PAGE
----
In the immediate aftermath of Providence’s win over St. John’s on Thursday, many held the belief that the Friars had done enough to make the NCAA tournament regardless of what happened in their semifinal matchup with Seton Hall. However with the members of the selection committee being the only ones who truly know the answer (opinion: they’re in), why leave anything to chance?
Also of note was the fact that a win would advance Providence to the Big East tournament final for the first time since 1994, and LaDontae Henton made sure the Friars accomplished that goal. Henton tallied 26 points and 14 rebounds to lead Providence to the 80-74 win over the Pirates, meaning that on Saturday the Friars will play for the conference’s automatic bid.
Providence made 48.9% of its shots from the field and their starters were responsible for 78 of the 80 points scored. That isn’t a surprise for this group, with injuries and the suspension of two freshmen whittling Ed Cooley’s rotation down to six players for most of the season. But Providence has continued to fight and after Bryce Cotton (18 points, ten assists) led them for much of the season his teammates have risen to the challenge in New York.
Friday night it was Henton, one day after guard Josh Fortune scored 24 points to push Providence past the Red Storm. The question now is whether or not Providence will have enough left in the tank to win a third straight game, and if they’re to do so the Friars will need to perform better in the paint.
Seton Hall scored 40 points in the paint, and with a matchup with either Creighton (Doug McDermott) or Xavier (which has multiple interior options) in front of them Providence will need to help Kadeem Batts in this area. Either matchup will be difficult in that regard, but this entire season has been difficult for Providence. And the Friars have continued to fight, reaching this moment as a result.
What will be on the line Saturday night at Madison Square Garden? Not only the chance to leave no doubt when it comes to their NCAA tournament chances but to also take their place in history alongside the 1993-94 Friars, the only Providence team to ever win this event.
Wednesday the NCAA made its ruling on two appeals of sanctions made by Syracuse University, with the news being mixed for the men’s basketball program.
On the positive side the NCAA ruled that Syracuse will be docked two scholarships per season for the next four years, as opposed to the original ruling of three. As a result Jim Boeheim’s program only has to account for the loss of eight total scholarships, meaning that they’ll have 11 to fill in each of the next four seasons as opposed to ten.
One scholarship may not seem like a big deal, but in a sport where you only get 13 (when not dealing with sanctions) getting that grant-in-aid back really helps from a recruiting standpoint.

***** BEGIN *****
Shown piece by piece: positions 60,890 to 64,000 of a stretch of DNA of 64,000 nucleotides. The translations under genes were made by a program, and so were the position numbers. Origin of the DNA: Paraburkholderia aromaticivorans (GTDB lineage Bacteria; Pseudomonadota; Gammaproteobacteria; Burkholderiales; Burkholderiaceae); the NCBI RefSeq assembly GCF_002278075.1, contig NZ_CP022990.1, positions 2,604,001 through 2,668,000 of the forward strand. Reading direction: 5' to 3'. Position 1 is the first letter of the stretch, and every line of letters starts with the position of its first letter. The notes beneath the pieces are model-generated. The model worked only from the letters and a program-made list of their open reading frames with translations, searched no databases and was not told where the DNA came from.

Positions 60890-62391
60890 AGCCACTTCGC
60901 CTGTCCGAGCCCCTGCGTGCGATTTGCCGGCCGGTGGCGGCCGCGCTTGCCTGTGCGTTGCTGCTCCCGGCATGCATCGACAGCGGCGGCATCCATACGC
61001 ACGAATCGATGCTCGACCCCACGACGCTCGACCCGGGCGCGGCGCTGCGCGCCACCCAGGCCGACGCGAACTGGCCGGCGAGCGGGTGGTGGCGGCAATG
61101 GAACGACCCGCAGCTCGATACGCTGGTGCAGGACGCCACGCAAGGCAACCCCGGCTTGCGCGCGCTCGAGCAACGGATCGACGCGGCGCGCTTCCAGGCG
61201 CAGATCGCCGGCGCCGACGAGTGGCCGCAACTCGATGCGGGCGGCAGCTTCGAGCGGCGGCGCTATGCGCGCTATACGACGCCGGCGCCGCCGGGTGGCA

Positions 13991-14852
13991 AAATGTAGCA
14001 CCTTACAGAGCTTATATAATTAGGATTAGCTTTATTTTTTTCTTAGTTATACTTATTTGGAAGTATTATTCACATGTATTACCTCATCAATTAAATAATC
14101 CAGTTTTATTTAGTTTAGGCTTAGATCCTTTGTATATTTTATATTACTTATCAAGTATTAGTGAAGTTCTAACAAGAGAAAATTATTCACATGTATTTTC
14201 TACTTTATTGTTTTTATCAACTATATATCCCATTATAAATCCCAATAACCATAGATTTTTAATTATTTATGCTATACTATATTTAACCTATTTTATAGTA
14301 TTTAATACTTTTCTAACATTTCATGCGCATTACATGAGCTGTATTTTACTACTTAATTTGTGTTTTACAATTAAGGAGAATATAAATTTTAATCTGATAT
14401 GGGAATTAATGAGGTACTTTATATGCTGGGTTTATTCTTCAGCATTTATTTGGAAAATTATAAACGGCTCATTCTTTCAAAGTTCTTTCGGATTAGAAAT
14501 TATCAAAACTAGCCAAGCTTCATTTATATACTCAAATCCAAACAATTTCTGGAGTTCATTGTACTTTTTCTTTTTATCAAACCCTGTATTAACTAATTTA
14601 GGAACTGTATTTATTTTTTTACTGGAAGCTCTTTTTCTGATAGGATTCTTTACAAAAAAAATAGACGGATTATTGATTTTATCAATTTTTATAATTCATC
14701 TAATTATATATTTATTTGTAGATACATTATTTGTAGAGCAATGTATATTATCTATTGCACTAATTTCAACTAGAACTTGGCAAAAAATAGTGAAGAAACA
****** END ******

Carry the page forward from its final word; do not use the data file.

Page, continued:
As for the negatives, they both concern Boeheim. Not only has there yet to be a ruling on Boeheim’s appeal of his nine-game suspension that goes into effect when ACC play begins in January (that appeal is being heard separately), but the appeal to reinstate the wins that were vacated as part of the sanctions was denied. As a result Boeheim officially has 868 wins instead of 969 (not counting today’s game against Charlotte).
And with Mike Hopkins set to take over as head coach in 2018, the denial means that college basketball will have to wait quite some time before anyone threatens to join Duke’s Mike Krzyzewski in the 1,000 wins club.
While not having the wins officially reinstated does hurt, getting a scholarship back for each of the next four seasons is a bigger deal when it comes to the long-term health of the Syracuse program. Also of great importance will be the ruling regarding Boeheim’s suspension, as a suspended coach is not allowed to have any contact with his players or coaching staff while serving the penalty.
And with the original ruling due to take up half of Syracuse’s league slate, not having Boeheim (or the chance to speak with him) is a big deal when it comes to this current team.
St. John’s forward Kassoum Yakwe has been cleared by the NCAA to play this season and will be eligible immediately, the school announced on Wednesday.
Yakwe is a 6-foot-8 forward that reclassified and enrolled at St. John’s this fall. He attended the same high school as Kansas forward Cheick Diallo, who was also cleared by the NCAA to play today.
St. John’s played in the Maui Invitational this week, and Yakwe did not take part. His first game with the Johnnies will be on Dec. 2nd against Fordham if the program plans to play his this season.
The question that must be asked, however, is whether or not he will suit up or simply redshirt. The Johnnies are in the midst of a serious rebuild and will be without their other elite recruit this season, Marcus Lovett. Lovett was ruled a partial qualifier. Would it make sense to burn a year of eligibility on what make amount to a wasted season, or will head coach Chris Mullin opt to save that year for down the road?